The advice of the guru, Aubrey Schindler, officer-in-charge of Aiyura Agricultural Station, did not help me. “There are no places where the land is lying just ready for seed to be sown in order to become productive,” he said. “The swamp demands attention to drainage on an extensive organised scale, the slopes require regeneration by re-afforestation and green manuring, and the grassy flats require considerable drainage and green manuring. Naturally well drained and productive soils are occupied by native people’s food gardens.”
There were no enthusiastic sellers amongst the people. The idea of selling land was not in anybody’s head and I wasted many weeks trying to locate land that was available, suitable and that had clear ownership. Eventually, I identified two blocks; one running from the roadside to the rim of Ramu Gorge and the other across the river opposite the airstrip at Aiyura Agricultural Station. Both were on hillsides, both were grassland, both were a trifle swampy and I had my doubts as to whether they had coffee growing potential.
A new strategy was required. I borrowed a large ex-army table with folding legs from the office, packed a compass, chain, large office typewriter, drawing instruments and land transaction forms into patrol boxes, and set off. I left Kainantu on 3 August and when I returned on 1 October, I had revised the census of the 33 Taiora villages and acquired seven blocks of land totalling 586 hectares. I had also completed the compass and chain surveys, prepared the investigation and transfer documents and purchased the land.
It was time to get ready for the next Lamari patrols and I needed to know more about the past. Why had so many people been killed and wounded in the period 1920 to 1934?
I studied the old files and talked to people who had made some of that early history: Tom (T G) Aitchison, Anarai (the Paramount Luluai of Punano), the Reverend Johannes Flierl and his wife Hannah, Nomi (a young volunteer interpreter in the 1930s), Jim (J L) Taylor and Ted (E J) Ubank.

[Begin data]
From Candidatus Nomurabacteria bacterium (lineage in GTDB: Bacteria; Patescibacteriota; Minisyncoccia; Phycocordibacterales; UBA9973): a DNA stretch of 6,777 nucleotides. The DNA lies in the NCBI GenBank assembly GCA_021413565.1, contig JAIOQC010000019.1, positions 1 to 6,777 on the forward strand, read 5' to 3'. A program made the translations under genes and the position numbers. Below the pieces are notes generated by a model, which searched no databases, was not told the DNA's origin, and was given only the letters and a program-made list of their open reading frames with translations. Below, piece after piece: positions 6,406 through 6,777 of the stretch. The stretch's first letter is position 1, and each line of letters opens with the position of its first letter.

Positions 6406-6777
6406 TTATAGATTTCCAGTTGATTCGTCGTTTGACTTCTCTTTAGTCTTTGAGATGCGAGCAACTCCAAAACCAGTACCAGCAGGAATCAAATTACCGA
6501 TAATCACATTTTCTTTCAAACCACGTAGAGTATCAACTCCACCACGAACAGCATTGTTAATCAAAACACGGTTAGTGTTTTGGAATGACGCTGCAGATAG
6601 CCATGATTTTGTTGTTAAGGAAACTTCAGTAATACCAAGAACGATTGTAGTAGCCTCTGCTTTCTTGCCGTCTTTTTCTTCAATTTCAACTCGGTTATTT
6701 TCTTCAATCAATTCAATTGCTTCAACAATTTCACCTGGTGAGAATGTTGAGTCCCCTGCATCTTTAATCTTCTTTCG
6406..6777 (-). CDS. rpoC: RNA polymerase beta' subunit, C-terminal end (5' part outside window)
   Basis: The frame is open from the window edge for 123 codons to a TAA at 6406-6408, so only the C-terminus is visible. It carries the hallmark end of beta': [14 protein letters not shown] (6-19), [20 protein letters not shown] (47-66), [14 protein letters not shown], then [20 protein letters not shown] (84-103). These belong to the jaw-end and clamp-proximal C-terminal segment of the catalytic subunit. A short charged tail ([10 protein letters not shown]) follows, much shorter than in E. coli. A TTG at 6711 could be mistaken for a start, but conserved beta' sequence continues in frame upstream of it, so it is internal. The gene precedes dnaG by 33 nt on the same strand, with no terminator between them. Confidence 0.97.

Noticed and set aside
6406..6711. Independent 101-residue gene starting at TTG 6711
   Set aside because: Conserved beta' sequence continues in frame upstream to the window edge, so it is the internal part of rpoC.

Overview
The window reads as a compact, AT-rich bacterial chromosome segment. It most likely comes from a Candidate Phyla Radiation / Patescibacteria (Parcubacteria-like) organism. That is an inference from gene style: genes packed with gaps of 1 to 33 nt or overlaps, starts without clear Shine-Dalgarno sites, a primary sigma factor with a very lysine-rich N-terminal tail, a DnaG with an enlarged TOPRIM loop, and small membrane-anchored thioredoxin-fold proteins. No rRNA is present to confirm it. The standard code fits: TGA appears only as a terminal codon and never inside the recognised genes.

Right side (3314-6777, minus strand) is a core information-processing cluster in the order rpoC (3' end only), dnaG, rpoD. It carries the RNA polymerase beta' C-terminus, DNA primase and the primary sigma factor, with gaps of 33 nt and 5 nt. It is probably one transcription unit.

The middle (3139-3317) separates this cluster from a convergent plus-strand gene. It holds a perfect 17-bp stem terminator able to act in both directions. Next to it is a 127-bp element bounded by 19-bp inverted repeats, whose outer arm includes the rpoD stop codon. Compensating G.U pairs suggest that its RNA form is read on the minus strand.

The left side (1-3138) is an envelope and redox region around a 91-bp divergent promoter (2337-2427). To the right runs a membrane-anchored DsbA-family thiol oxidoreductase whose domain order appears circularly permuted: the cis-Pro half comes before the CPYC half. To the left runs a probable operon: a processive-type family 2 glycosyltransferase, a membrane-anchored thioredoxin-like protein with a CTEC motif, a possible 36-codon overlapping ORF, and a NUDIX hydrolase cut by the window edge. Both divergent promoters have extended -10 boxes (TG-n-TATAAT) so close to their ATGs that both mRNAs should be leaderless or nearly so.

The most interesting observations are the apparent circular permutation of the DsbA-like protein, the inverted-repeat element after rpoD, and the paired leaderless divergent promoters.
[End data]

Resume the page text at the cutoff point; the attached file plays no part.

Taylor had been District Officer of the huge Central Highlands District when he resigned from the Administration in June 1948 to grow coffee. He had been an Assistant District Officer in October 1932 when he was tasked with finding a new site for the Upper Ramu Patrol Post and building a new airstrip.
He had selected Kainantu, five kilometres to the east of the airstrip at Lapumpa, which Eric Feldt, District Officer of the Morobe District, had organized while on patrol, in July-August 1932.
Taylor was a taciturn soul but we had common items in our backgrounds that led to deeper conversation. He and I had been reared in Sydney’s Eastern Suburbs, had swum at the same beaches and had attended the same secondary school, albeit 30 years apart.
His brother and my father had both been Sergeants in the 55th Battalion of the Australian Infantry Forces in World War I and had fought together in the Battalion’s first action in July 1916, the Battle of Fromelles, which Taylor’s brother, Jason, did not survive. Jim himself had been wounded and gassed in 1918.
Tom Aitchison was transitting between his relieving role as District Commissioner Morobe and his new appointment as District Commissioner Kavieng when he stopped by in July 1963 to further his retirement dream—an agricultural lease near Aiamontina in the Agarabi Census Division.
Neither Aitchison nor the Aiamontina people seemed concerned that he had been involved in events following the death of ADO Ian Mack in 1933. Eleven men from Aiamontina and four from Unantu had been killed at that time but the people were happy to release their land to allow him to settle near them.
Aitchison was more forthcoming about the aftermath to the 1934 murder of McGrath at Finintegu. He spoke of the two-day battle in which District Officer Ted (E) Taylor and others were wounded and three local people killed, and he claimed that he had organised the initial response, led the police and miners, to arrest the culprits.
He also waxed lyrical about the peace ceremony that he and Lutheran missionary Johannes Flierl had organised to bring the warring tribes together, opt for peace and burn their weapons.